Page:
No.1 Artistic Area Hegezhuang Village, Cuigezhuang Town Chaoyang District, Beijing, China
Nascent Displacement: A miniscule black-haired baby catches a wave on the stem of a giant (maraschino?) cherry, slides buoyantly down the slippery slope of a glistening gargantuan hot dog, and sleeps peacefully in a sleeping-bag-scale wrapping of Wriggles gum. These bizarre scenarios are all brought together in the solo show of Kang Can at the Museum of China Cultural Arts.
Kang grew up in Chongqing, and was educated at the Sichuan Fine Art Institute where he graduated four years ago with a B.A in Oil Painting. One might say that he’s a bit of a baby himself— indeed one who has ridden the giant wave of Chinese contemporary art’s success to the shores of international exhibition, having already shown in Europe and the U.S. What is perhaps more pertinent about Kang’s biography, however, is that he grew up an only child as one of the first generation of kids affected by China’s infamous one-child policy. This issue is, ostensibly, the topic of the exhibition.
The subjects that contextualize the miniature babies are all emblems of the rising Chinese middle class who are now more able to afford “modern” foods, amenities, and even modes of transportation. The titles of the works bring such meanings home with the by now classic irony that characterizes so much of Chinese contemporary art. An image of a baby gripping (or sliding off) an exploding cork is called “Farewell Earth!,” while another canvas entitled “High Point” features a baby perched on the glistening nose of a lustrous golden haired pet dog. There is no subtlety in this critique of urban China’s petite bourgeois (xiaozi).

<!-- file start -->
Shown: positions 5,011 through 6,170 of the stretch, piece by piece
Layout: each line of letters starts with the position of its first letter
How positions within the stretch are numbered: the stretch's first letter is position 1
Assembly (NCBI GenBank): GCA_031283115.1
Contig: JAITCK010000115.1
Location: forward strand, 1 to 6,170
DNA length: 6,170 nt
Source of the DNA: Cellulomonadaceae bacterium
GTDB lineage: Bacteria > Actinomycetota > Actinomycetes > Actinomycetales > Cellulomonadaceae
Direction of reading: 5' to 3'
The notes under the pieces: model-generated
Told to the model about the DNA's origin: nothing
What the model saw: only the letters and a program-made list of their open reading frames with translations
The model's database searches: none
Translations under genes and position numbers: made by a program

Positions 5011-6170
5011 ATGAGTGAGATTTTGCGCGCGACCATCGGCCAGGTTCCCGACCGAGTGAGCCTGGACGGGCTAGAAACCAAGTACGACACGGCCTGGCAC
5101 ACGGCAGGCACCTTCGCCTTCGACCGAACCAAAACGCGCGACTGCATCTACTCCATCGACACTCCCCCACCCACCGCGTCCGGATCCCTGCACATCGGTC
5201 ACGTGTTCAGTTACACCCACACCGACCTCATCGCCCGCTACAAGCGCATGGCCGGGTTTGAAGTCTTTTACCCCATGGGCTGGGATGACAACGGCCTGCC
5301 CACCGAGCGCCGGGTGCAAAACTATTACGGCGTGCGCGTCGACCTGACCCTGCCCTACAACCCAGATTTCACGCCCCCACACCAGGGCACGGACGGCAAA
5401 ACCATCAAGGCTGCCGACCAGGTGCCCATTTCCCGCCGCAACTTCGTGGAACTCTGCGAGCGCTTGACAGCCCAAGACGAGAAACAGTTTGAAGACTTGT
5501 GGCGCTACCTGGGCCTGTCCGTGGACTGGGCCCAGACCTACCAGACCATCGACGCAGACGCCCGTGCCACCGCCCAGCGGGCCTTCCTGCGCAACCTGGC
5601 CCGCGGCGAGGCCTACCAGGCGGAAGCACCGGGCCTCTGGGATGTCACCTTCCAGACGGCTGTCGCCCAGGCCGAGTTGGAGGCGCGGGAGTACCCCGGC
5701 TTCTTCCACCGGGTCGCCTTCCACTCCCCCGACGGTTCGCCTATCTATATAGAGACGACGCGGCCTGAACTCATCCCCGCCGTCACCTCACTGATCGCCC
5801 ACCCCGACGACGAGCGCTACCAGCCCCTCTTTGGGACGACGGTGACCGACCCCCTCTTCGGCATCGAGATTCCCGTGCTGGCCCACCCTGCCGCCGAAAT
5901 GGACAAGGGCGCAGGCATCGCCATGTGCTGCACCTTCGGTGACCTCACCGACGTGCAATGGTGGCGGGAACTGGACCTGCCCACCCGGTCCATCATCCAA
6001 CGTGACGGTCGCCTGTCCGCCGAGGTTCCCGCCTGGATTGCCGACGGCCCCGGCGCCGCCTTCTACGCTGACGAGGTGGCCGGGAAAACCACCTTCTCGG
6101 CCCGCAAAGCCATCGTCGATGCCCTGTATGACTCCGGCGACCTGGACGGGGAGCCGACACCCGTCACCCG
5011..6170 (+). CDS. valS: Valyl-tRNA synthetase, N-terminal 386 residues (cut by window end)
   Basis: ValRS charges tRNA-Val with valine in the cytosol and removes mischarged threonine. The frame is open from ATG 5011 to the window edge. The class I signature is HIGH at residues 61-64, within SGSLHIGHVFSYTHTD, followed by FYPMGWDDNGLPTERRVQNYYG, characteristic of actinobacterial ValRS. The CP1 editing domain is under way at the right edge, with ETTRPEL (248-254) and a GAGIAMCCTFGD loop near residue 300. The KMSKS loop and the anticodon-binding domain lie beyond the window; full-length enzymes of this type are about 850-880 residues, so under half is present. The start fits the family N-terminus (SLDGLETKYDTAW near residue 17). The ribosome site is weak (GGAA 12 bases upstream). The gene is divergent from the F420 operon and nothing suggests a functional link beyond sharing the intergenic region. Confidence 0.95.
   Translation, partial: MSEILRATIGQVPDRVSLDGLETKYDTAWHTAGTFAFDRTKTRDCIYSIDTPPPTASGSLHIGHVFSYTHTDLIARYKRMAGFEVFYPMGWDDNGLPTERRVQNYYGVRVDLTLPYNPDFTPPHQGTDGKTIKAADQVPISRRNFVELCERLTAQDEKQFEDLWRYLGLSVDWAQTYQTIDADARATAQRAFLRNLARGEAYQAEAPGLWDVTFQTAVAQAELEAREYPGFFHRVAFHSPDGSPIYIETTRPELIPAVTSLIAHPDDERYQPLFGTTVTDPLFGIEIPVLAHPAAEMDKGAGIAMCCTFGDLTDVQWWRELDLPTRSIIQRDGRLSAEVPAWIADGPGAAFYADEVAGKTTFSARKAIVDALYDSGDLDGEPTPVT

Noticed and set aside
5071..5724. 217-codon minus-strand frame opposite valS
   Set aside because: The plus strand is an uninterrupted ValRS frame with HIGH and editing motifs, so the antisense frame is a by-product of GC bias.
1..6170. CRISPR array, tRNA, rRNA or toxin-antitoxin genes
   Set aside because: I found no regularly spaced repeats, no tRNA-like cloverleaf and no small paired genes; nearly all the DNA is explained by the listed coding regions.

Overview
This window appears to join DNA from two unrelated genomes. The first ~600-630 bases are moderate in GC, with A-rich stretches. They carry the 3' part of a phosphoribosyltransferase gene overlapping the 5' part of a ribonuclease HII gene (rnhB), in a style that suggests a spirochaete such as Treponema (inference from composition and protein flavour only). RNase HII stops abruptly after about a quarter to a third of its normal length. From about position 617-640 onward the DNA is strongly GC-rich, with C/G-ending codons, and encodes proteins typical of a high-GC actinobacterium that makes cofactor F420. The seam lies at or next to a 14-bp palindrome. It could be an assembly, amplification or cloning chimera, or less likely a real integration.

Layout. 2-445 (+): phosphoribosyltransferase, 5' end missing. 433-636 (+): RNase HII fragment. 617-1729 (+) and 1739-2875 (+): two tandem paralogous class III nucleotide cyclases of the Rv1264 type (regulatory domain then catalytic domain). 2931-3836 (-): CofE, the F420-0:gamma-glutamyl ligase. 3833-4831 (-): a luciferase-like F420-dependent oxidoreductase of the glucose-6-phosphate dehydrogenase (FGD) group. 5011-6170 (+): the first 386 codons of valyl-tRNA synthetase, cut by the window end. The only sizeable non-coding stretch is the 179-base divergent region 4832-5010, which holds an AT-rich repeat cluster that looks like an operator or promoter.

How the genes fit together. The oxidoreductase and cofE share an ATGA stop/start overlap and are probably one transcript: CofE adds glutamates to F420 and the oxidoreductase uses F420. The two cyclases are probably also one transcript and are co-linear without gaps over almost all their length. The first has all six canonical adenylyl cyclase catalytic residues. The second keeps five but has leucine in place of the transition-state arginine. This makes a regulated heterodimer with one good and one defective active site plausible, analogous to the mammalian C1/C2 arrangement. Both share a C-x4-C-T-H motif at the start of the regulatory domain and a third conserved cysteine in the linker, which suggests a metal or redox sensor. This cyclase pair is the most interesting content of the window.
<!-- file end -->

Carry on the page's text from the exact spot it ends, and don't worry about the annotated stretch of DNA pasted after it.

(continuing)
A few of the paintings get more explicitly political. “Sleep Walking,” for instance, shows a baby sleeping soundly on the back of a ‘Beijing Olympics 2008’ toy airplane, heading for a darkening sky. Or, continue with the somnolent theme, consider “Fond Dream Series,” a painted resin sculpture that depicts another sleeping child, this time blanketed by a little (or in this case comparatively big) red book. It’s hard for a seasoned viewer of cynical realism to see these pieces as particularly fresh.
Formally speaking, the paintings are not bad. The social issue at hand, however, might have been handled in a manner somewhat less flip. Or, perhaps that’s exactly the point. Kang’s paintings are as superficial as the cultural impulses at which he levies his critique.
-- Liang Pu
(All images courtesy of the artist.)